New Award Will Grant One Louisville Visual Artist $10K
One Louisville-area visual artist will win a $10,000 award through a new partnership between 21c Museum Hotels and the national nonprofit Artadia.
The 21c Artadia Award is an unrestricted grant that will be offered in each city where there is a 21c hotel, launching first in Louisville.
“We believe that artists are an integral part of our communities and need more financial support, as well as an engaged community of supporters to bring them to the next stage in their career,” Artadia executive director Carolyn Ramo told WFPL.
“We continue to discover inspiring artists in cities large and small, across the U.S., and like Artadia, we seek to provide opportunities that allow their visions and voices to be seen and heard,” 21c chief curator and museum director Alice Gray Stites said in a news release.
The funds are unrestricted.
Ramo said it was important to “allow the artist to make the decision themselves” on how the award money is spent, whether it be to support art making, living expenses or to pay off debt.
“Unrestricted funds are an incredible way to ensure that artists can use the funding for whatever obstacle might be in their way in order to progress as an artist,” Ramo said. “It also is a way to tell an artist that we trust them... to remove some financial barriers that might be in their way. It also prescribes a value to their work and to who they are in our community.”
Applications for the Louisville award are open May 15 - June 15.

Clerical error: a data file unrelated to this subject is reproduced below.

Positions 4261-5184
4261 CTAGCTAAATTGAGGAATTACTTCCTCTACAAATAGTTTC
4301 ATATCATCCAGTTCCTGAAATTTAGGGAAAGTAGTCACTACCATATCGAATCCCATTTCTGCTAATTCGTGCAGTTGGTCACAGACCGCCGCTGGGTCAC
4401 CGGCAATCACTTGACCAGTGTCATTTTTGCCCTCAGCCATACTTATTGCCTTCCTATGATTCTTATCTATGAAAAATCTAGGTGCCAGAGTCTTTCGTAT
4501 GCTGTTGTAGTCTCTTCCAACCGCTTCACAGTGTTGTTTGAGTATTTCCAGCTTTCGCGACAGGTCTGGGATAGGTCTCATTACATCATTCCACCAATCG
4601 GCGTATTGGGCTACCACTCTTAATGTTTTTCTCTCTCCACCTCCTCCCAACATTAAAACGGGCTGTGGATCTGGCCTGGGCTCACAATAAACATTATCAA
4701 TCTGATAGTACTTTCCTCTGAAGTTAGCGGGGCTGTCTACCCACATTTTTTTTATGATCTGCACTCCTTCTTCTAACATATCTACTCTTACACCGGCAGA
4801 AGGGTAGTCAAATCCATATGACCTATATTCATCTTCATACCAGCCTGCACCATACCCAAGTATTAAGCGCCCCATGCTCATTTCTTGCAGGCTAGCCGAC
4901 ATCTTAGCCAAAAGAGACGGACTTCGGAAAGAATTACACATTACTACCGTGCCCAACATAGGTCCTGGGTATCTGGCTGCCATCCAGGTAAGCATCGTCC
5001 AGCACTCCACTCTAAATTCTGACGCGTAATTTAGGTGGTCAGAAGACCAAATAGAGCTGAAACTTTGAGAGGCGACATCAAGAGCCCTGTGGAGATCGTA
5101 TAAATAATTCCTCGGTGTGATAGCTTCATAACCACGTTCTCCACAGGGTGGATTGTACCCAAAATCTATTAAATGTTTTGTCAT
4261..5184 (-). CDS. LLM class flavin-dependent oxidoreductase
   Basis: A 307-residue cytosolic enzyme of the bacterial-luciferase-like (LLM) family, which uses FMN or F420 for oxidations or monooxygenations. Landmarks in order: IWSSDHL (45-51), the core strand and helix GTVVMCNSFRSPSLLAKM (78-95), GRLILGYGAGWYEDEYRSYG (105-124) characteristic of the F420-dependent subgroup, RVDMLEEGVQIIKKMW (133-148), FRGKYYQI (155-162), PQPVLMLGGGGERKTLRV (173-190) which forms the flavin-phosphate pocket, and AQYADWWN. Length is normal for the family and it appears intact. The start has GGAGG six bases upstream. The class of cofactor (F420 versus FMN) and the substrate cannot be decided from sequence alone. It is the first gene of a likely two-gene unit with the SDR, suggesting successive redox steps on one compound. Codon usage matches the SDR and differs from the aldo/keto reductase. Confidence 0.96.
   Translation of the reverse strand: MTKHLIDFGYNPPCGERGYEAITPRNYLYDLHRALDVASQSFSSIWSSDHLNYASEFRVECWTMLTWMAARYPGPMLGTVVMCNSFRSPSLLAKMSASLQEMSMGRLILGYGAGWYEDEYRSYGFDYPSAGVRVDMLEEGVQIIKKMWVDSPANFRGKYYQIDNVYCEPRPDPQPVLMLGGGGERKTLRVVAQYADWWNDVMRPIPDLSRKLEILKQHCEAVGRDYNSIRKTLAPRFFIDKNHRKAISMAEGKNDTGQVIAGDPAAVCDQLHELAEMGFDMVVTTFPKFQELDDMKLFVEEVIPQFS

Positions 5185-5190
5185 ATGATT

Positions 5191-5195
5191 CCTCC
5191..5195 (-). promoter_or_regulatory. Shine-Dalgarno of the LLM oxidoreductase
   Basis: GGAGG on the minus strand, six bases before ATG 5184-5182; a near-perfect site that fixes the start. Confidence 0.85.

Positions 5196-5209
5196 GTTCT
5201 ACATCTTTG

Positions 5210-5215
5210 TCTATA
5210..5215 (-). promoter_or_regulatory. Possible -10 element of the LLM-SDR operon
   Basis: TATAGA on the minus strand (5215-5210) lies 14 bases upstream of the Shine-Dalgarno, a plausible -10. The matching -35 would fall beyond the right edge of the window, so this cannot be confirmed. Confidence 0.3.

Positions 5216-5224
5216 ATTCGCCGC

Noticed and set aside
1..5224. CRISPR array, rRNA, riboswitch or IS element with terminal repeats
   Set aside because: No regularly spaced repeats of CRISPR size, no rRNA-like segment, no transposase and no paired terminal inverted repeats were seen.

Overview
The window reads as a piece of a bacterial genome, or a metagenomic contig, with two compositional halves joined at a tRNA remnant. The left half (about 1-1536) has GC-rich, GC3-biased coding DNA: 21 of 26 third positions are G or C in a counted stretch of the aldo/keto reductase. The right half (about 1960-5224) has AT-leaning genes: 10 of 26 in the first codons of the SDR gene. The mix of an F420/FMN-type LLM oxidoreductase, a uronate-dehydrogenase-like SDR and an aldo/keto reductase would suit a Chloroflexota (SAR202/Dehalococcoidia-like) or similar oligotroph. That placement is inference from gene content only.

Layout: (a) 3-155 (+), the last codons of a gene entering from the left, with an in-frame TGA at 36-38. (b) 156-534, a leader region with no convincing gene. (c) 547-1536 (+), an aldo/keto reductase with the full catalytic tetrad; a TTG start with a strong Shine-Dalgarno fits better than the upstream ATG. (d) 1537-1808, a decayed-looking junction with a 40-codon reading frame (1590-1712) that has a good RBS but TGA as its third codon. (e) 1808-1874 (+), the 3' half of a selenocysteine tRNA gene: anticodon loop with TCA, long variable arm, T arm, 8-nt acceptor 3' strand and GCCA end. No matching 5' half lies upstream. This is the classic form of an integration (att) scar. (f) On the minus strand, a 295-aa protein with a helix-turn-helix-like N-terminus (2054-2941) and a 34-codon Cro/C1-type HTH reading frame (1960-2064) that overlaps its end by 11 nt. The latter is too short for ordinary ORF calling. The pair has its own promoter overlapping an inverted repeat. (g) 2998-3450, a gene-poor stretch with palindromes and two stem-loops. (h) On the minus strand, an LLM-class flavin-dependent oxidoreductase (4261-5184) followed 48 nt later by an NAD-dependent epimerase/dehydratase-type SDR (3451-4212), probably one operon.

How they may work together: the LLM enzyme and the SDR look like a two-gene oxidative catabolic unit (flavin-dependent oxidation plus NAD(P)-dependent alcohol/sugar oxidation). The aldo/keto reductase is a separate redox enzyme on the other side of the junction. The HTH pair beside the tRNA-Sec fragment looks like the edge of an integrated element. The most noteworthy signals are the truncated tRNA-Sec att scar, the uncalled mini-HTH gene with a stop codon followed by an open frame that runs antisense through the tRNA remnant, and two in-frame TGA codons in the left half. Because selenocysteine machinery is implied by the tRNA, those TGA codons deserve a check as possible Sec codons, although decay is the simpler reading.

It is an open call with no application fee, and available to visual artists in Metro Louisville, including the Kentucky counties of Jefferson, Oldham, Shelby, Spencer, Bullitt, Nelson, Meade, Trimble and Henry, as well as Clark, Harrison, Floyd and Washington counties in Indiana.
Ramo said they wanted to make the application process as simple as possible.
“Artadia does recognize that it is sometimes a challenging thing to apply for grants,” Ramo said. “It usually takes time away from an artist's practice.”
The time and resources often needed to apply for grants can be a barrier to artists even submitting an application.
Ramo said the 21c Artadia Award application process “is fairly simple.” They ask for artists to share samples of their work and it’s optional as to whether an applicant wants to include an artist statement.
“Ideally, the application takes around 10/15 minutes and then that's it,” she said.
The jurors are Vincenzo de Bellis, curator and associate director of programs at Walker Art Center in Minneapolis, and Harvard Art Museum chief curator Soyoung Lee.
For the artists who aren’t chosen as the grantee, Ramos hopes the process could open up other opportunities by having their work exposed to “a whole new audience,” including Artadia itself as a grantmaker and “notable curators.”
The Louisville awardee will be announced in July.
In subsequent years, the grant will be offered in cities such as Kansas City, Mo., Durham, N.C. and Nashville, Tenn.